Woman Inspires Others To Help

Woman Inspires Others To Help

Church volunteers pass out socks, clothing to Haiti residents.

A chain of love began with Springfield resident Marni Maree, whose stories prompted the interest of her daughter Patrice; son Sean; Sean's friend Tim Fahey; Greer Putnam and Pastor Terry Hannon.

The group volunteered with the Lazarus Project to participate in a good-will mission trip to Haiti from May 17-22.

"I went to Haiti because I had heard my mother’s stories about her trips so I wanted to see and experience if first hand," said Patrice Maree, a graduate of West Springfield High School, of her second venture to Haiti.

"I was inspired by Marni. She had talked about the project, so I decided I needed to see and experience for myself all that she described, to meet those people and to spread a little of God's love," said Hannon.

"I had heard Mrs. Maree tell stories of her experience and I thought it would be interesting to go over there and experiment it firsthand and help out over there," said Tim Fahey, a senior at West Springfield High School.

"The people we were helping out welcomed us with open arms. We painted classrooms, participated in church services," said Marni Maree who has been to Haiti five times and will be going back in July.

THE SMALL GROUP of volunteers delivered socks to the Village of Hope School, Grace Mission Orphanage, and Notre Maison Orphanage for handicapped orphans. The socks were collected when the Lutheran Churches conducted their Operation Socks day on May 12.

"We cleaned classrooms, painted, handed out socks, shirts, pants and talked with the kids," said Fahey.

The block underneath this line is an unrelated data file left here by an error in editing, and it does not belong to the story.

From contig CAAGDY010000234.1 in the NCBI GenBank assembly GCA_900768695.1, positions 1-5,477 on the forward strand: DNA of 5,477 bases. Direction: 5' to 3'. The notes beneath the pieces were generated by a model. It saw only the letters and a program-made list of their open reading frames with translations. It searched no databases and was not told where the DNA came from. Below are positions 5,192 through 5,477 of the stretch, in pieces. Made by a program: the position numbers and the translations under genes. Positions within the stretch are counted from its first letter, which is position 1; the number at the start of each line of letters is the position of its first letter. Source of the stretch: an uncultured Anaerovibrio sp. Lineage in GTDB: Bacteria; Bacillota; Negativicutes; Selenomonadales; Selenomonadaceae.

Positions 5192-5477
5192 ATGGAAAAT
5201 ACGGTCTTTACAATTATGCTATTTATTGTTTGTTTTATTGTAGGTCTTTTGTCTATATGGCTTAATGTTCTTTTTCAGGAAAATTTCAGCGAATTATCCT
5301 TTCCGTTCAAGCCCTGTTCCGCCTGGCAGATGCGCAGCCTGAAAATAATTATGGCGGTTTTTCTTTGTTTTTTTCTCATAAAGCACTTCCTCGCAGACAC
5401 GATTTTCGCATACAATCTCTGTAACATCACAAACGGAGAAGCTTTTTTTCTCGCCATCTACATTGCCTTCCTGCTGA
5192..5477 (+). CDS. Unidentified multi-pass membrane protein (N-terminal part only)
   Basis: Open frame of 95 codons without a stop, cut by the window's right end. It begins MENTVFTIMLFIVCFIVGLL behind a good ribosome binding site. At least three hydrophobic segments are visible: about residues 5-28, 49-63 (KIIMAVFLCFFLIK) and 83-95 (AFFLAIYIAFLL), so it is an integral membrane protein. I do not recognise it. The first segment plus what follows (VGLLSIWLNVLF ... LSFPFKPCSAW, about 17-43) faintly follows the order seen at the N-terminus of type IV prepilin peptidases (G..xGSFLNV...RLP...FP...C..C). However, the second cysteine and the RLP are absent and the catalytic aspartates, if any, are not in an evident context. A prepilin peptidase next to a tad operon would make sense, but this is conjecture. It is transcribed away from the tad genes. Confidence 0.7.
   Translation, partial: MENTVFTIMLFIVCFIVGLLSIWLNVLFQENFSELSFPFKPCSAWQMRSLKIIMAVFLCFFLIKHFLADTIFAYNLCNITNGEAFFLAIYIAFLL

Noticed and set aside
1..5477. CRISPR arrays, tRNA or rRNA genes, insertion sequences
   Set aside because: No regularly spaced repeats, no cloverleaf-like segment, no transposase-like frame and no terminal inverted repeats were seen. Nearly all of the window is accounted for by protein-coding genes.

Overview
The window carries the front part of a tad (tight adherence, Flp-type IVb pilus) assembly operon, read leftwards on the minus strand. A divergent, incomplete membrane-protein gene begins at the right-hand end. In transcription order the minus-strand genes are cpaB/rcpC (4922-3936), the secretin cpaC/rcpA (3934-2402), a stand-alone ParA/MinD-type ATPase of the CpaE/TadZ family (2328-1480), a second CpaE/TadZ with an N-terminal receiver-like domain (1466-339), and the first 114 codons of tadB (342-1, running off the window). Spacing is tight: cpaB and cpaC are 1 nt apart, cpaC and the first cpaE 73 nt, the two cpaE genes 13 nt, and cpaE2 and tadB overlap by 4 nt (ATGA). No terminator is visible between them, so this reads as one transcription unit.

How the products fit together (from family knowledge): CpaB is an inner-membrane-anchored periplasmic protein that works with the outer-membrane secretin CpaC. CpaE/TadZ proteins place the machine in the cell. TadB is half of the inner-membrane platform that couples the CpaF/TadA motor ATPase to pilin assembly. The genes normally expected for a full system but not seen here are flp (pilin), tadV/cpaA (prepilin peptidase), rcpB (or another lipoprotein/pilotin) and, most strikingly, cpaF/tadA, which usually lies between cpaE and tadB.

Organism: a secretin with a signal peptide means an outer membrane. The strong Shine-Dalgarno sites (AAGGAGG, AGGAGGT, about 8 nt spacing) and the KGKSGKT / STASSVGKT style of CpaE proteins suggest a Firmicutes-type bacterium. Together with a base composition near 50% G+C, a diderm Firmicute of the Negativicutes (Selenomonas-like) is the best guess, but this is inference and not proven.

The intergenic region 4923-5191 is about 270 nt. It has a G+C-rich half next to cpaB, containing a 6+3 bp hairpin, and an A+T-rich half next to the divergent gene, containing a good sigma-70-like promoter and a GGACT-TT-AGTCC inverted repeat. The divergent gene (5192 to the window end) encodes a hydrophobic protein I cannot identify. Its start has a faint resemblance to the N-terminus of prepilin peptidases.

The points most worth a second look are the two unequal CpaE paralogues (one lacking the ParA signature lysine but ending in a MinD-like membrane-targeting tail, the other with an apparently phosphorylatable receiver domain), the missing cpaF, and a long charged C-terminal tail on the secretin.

"The first thing you see is extreme poverty, terrible roads, people desperate for food and clothes," said Marni Maree. "The children are full of joy, they appreciate us just coming there because then they know that they aren't forgotten by God of the rest of the world. They don’t seem to realize they are poor and are content with what they have."

"We provided a glimmer of hope in a country that is impoverished and needs the attention from others in the world," said Hannon. "The people were very loving, kind and faithful in the midst of extreme poverty. I was very touched by the children when 200-400 of them sang at the top of their lungs during a Sunday service. Their voices were full of joy, spirit, and life."

"Just seeing the kids smile and interacting with them you could tell they were glad to see us," Fahey said.

On her trip, Patrice Maree was able to meet her sponsor child, Walter, a first grader, and get to talk to him and take photos as well as meet his brother. The children of the Village of Hope are anywhere from 3 to 20.

The volunteers stayed at the Hope House, which was an oasis in Haiti because it had indoor plumbing, showers and air conditioning, and these comforts re-energized the group so that they could go back out and work the next day.

"They give us back so much more than we give them, we left feeling like we had been given so many blessings," Marni Maree said.

"It was a life-changing experience. You are able to see things differently, you learn to appreciate what you have and the little things no longer seem so little," said Patrice Maree.

Fahey said that, "if you have the opportunity to participate in a mission trip it is definitely an experience you should take."